Source | LinkedIn : By Travis Chambers
My career was on the up and up. I was a millennial star, my gross over-estimation of my talent and value and stereotypical changing of companies every year was working very well as a strategy. I was always more valuable to someone else, whether or not I was ready for the job. Finally the strategy caught up to me. I was making a healthy six figures and directing creative and social media for promoting feature film releases at 20th Century Fox. I was doing almost exactly what I had told my parents I wanted to do when I was 12, “Dad, I wanna be the guy that makes the commercials for the movies.” I was a really weird 12 year-old.
I was charging hard, putting in 70+ hours a week, totally in over my head, but determined to fake it til I made it.
Then my first child came.
Everything went haywire. Because I was new I couldn’t take any time off. My wife was taking on 95% of the workload that comes with a baby. I was getting requests from work at 11pm that were due by 8am, I was working until 2am every night and starting in again at 6am most days, including weekends. I was ducking out in the middle of church to handle requests. The dream of a big shot Hollywood job had become an absolute nightmare because of this adorable little girl. This adorable little girl who made me realize how miserable I was in my glamorous job, how incredibly unimportant my work was with David Fincher’s 30th revision to move copy 1 pixel to the right on our Twitter profile skin for “Gone Girl,” a script I actually despised so much that I never even watched the movie.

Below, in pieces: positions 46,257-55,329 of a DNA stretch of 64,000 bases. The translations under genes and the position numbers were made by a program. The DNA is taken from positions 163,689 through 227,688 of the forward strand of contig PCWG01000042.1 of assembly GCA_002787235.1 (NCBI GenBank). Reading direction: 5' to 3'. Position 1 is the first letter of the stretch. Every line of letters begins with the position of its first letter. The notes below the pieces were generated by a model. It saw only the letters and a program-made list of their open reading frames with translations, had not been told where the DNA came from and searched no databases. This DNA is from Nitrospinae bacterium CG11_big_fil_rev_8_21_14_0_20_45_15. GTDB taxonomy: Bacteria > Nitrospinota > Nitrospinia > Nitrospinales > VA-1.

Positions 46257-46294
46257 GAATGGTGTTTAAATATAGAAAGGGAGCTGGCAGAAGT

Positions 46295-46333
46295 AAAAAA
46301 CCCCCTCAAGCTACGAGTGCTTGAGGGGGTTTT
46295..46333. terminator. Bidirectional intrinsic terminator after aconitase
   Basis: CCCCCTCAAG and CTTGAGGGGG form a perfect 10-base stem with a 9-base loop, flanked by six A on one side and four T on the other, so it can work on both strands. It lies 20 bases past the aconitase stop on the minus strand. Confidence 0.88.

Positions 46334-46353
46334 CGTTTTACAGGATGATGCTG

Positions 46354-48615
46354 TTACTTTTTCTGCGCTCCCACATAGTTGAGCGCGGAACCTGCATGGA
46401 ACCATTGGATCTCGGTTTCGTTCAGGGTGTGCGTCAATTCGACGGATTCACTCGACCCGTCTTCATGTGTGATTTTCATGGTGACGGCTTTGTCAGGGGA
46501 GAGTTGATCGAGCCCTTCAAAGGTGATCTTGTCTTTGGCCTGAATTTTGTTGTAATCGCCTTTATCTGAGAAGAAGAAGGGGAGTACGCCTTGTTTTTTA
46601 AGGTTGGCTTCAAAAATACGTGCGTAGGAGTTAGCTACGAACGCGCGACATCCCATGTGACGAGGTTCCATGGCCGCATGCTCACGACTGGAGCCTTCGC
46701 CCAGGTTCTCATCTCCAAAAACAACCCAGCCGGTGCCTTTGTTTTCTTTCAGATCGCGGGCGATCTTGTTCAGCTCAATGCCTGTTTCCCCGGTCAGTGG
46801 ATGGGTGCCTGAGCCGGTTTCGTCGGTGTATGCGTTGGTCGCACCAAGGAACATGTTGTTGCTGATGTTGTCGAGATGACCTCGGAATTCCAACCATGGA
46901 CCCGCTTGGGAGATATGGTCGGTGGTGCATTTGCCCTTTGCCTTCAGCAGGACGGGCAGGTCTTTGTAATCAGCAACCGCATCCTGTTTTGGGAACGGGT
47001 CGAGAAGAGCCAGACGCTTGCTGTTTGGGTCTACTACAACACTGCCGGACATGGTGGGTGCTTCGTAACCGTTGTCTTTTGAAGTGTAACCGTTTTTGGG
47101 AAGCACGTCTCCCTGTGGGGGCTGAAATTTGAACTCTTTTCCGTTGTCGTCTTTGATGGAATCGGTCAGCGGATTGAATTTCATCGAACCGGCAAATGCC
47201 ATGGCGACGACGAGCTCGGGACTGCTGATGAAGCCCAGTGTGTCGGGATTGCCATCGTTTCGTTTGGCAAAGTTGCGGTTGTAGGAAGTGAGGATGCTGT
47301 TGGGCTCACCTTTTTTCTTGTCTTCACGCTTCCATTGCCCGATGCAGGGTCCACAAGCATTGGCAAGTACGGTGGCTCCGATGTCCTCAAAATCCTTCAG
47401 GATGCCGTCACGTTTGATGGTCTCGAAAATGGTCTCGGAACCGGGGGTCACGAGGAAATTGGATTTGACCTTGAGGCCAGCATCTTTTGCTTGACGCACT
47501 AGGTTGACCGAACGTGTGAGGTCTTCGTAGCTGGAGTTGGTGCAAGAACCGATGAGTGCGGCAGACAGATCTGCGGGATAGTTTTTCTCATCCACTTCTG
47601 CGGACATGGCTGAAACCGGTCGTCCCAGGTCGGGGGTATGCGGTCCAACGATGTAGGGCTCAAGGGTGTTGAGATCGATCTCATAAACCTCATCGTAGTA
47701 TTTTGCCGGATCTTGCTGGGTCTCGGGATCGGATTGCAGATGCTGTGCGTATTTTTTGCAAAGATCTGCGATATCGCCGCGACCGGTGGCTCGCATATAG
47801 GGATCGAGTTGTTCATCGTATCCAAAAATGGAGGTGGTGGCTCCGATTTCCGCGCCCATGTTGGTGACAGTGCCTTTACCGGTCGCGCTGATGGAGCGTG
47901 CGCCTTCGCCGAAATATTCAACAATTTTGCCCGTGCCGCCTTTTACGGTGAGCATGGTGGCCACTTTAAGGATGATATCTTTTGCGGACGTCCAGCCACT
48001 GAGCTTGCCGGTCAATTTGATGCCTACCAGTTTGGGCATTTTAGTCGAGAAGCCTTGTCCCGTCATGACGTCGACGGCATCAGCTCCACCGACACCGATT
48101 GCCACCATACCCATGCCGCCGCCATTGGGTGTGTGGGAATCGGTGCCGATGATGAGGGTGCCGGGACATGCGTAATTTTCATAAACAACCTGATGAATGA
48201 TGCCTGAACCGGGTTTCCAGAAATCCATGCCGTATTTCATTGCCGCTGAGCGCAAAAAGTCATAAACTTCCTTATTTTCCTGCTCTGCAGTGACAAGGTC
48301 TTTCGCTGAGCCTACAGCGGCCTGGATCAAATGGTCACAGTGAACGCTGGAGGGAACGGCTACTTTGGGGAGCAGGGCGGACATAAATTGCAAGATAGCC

This little adorable baby girl absolutely decimated my career. I couldn’t stay focused, I was dolling out excuses for lack of performance constantly, I wasn’t attentive on conference calls and would get caught ignoring conversations red-handed constantly. I was exhausted. I was failing my employer and failing my wife even worse. My life was a disaster and I was missing out on all of my daughter’s firsts.
Then I got fired.
Well, laid off gently and very courteously with a far-too generous severance.